To them I say, “so what?”

It’s the nature of research and writing that some things you put effort into won’t be useful in the end. But if you at least put time and care into each idea then you can cut it decisively if you know you gave it a good shot and it didn’t work out.

Some details are more important than others, and you must prioritise and not let yourself get sucked into spending day after day on irrelevancies, but the details do matter. You will have to take care of them eventually, so you might as well do it now.

Positive Thesis Perfectionism

Sometimes thesis perfectionism can help you get things done faster, because you have taken the care to do things well the first time round.

I was never a very good physicist, but finished my thesis in 3 months, passed with zero corrections, and found the writing-up phase the least stressful and most enjoyable part of the whole process.

The key is to find a sense of relaxed control. To be able to take the time to do things well, irrespective of deadlines, yet still aiming to complete every section you work on.

Academic Writing Month (#AcWriMo): It’s a great idea, but…

November is academic writing month. If you’re into twitter, you may have noticed the #AcWriMo hashtag flying around, but if not, here’s the deal.

  1. During November, set yourself some crazy writing goals.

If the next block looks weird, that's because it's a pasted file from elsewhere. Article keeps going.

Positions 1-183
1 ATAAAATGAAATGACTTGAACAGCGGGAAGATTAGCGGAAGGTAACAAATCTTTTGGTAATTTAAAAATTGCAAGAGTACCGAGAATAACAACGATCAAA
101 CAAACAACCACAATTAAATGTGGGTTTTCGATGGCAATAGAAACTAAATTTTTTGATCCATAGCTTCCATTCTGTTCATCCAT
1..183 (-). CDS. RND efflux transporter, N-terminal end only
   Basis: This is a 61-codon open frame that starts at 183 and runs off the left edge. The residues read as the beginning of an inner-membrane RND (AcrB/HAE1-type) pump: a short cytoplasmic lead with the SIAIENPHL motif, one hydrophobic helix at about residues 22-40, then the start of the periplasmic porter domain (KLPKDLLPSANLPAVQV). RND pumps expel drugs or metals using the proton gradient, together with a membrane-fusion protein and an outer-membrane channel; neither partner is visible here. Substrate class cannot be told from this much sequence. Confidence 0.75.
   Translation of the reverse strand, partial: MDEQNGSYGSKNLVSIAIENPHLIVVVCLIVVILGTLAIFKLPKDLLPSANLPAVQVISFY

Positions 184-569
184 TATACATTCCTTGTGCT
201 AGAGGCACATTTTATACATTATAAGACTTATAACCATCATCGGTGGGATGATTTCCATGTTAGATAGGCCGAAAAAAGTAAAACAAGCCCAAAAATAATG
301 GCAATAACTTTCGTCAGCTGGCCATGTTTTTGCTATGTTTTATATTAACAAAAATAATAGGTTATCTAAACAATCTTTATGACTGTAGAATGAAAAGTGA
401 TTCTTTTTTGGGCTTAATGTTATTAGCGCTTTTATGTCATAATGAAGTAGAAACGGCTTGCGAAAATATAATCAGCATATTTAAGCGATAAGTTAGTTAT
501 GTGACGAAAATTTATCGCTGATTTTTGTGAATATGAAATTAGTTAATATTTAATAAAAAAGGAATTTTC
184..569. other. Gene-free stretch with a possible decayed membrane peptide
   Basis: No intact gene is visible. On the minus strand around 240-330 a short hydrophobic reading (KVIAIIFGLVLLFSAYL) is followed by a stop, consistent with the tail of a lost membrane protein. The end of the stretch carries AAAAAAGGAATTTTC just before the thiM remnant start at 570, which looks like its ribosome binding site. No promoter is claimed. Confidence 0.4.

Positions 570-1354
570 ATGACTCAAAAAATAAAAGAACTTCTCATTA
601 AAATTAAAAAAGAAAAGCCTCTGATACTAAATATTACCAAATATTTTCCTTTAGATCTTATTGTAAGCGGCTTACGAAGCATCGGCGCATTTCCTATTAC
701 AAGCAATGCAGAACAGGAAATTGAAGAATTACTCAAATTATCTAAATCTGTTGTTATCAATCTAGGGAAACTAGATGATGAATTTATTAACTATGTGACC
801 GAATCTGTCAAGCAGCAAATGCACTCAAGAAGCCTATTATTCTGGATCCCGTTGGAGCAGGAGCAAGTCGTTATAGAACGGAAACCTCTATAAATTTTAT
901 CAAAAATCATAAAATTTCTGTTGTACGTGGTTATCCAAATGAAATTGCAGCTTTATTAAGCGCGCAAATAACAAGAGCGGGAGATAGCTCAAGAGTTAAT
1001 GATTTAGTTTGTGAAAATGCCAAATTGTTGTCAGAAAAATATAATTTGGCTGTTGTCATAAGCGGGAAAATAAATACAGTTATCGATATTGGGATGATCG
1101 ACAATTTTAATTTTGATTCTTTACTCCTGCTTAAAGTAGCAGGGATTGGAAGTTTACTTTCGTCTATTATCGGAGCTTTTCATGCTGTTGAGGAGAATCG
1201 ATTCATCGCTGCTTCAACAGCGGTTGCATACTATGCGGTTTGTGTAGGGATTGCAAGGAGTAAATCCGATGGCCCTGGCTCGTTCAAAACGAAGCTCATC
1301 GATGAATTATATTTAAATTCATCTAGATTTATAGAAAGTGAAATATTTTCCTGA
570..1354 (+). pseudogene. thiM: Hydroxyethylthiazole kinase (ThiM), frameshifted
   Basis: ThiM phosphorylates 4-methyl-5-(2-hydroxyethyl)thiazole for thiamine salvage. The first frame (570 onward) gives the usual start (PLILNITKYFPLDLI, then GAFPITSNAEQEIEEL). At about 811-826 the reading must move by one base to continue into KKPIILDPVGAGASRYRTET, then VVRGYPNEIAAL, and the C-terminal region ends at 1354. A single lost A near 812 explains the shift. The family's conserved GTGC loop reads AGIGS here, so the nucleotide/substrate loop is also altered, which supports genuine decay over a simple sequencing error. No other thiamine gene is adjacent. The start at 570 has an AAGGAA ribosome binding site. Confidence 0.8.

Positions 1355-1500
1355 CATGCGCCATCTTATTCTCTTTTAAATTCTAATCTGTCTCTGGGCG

2. Tell everyone
  3. Take action
  4. Declare your results

Because there will be thousands of students doing this at the same time, you’ll be able to share your experience, get advice, and join in the feeling of shared effort so you don’t have to feel isolated while you do it.

You can check out the complete (but simple) rules of academic writing month over on the PhD2Published blog.

Academic Writing Month: It’s a great idea, but…

I think academic writing month is a great idea, especially because of the community aspect. Also because the timing in November means you can have a concentrated burst of productivity before December and the associated shenanegans of Christmas and the new year.

I am certain that there will be plenty of success stories, but there are some potential problems you should be aware of.

1. Announcing goals doesn’t always work…